Divorce can be devastating both emotionally and financially, but knowing what to do to protect yourself may make the difference between losing your mind and all you have worked hard for.

That three digit number known as your credit score has a huge impact on your life; it is often used as a qualifier for loans or lines of credit, is a determining factor in the interest rate you receive, and can even prohibit you from certain jobs. So, protecting your credit while going through a divorce is important. Here are some things you need to know to protect yourself.

Being married to your spouse does not mean being married to their credit. Each of you has your own score. It is important to know and understand the accounts you have together (joint accounts, according to the FTC) and those that you are solely responsible for. Unfortunately, separating from your spouse does not separate you from joint debt; if it's in your name you are responsible and getting divorced won't change that.

For example: As part of your divorce agreement, you include that your spouse is solely responsible for paying off a credit card bill. If they don't pay, what happens? Creditors can begin trying to collect from you, calling you and dinging your credit for late payments. Worse, they might not go away when you provide them a copy of the separation agreement or divorce decree.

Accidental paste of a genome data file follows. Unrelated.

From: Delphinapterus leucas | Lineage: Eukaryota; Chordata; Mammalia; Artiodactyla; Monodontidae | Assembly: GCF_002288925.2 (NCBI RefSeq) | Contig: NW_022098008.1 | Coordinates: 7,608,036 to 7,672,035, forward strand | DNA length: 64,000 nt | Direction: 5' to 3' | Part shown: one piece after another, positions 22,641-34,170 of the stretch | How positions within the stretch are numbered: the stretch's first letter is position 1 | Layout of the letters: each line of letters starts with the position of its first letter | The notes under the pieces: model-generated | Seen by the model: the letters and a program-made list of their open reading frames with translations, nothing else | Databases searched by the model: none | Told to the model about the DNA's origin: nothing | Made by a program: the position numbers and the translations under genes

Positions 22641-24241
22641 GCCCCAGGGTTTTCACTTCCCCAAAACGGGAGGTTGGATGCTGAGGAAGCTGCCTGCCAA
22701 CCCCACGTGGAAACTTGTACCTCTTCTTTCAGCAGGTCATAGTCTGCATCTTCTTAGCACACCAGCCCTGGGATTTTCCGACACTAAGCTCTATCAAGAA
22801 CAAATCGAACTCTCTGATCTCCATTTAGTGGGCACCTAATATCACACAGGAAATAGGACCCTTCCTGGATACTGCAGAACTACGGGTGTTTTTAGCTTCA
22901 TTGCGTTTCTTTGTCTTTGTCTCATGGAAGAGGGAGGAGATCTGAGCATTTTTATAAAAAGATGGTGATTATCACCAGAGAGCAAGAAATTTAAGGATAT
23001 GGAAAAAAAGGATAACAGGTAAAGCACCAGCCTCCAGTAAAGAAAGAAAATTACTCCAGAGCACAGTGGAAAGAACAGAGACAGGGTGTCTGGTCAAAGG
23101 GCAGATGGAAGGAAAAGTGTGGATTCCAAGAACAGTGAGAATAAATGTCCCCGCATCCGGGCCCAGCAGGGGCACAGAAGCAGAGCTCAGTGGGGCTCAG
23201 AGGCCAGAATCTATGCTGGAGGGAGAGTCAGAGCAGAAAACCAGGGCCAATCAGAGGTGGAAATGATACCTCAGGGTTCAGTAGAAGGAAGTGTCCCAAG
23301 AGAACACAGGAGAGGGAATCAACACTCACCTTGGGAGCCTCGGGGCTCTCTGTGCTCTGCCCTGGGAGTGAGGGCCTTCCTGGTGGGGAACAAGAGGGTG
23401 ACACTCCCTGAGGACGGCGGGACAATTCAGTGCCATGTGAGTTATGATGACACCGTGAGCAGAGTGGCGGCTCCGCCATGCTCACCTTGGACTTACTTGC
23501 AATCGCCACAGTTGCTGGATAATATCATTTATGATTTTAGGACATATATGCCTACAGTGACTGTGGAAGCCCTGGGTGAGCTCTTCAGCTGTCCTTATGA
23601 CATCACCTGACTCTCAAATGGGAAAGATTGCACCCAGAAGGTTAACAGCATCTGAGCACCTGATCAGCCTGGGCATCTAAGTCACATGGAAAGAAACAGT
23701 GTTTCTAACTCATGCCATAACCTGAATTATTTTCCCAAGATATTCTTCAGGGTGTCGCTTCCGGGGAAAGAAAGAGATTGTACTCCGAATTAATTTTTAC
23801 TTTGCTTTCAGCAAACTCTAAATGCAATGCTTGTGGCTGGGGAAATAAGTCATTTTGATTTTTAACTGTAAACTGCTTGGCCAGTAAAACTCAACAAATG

You have three options with joint debt, when you divorce:

1. Require that the debt be paid off with marital assets as part of your separation agreement and divorce decree. Then make sure you take care of paying them off out of joint funds or require proof of payment.

2. Have your spouse refinance that debt into his or her own name by a certain date; document the requirement in your separation agreement and divorce decree, so that if it isn't done you can take appropriate legal action.

3. Agree to pay the debt yourself so that you are in control of when payments are made and can ensure that they adhere to the creditor's terms. Your spouse may require that you refinance the debt into your own name.

Pay close attention to the debts below to make sure that whoever was given the debt in the divorce agreement is the one responsible for it, and that your liability for the debt has been protected with the recommendations above.

  • Mortgage debt
  • Car loans
  • Utility bills in both your names
  • Insurance premiums
  • Credit cards
  • Cell phone bills
  • Medical debts
  • Back taxes

As difficult as it can be to come to terms with divorce, it is important that you protect your long-term financial health. While you and your spouse are deciding how to divide up joint assets, give equal consideration to what will happen to your joint liabilities.

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Suzanne Cramer

Suzanne is a certified credit counselor working in our Ask the Expert forums as a coach and a Social Media Specialist for CareOne. Suzanne writes for our Blended Finances and A Straight Talk on Debt blogs.  As a soon to be divorced single mom, Suzanne also writes for the Divorce, Debt, and Finances blog. Ask her questions, share your story or just follow Suzanne on her journey as she navigates dealing with divorce, debt, and finances. Suzanne is also very active on Twitter and manages two CareOne accounts: ADivorcedMom and Ask CareOne where she shares the latest debt industry news and tips to keep your finances in check.

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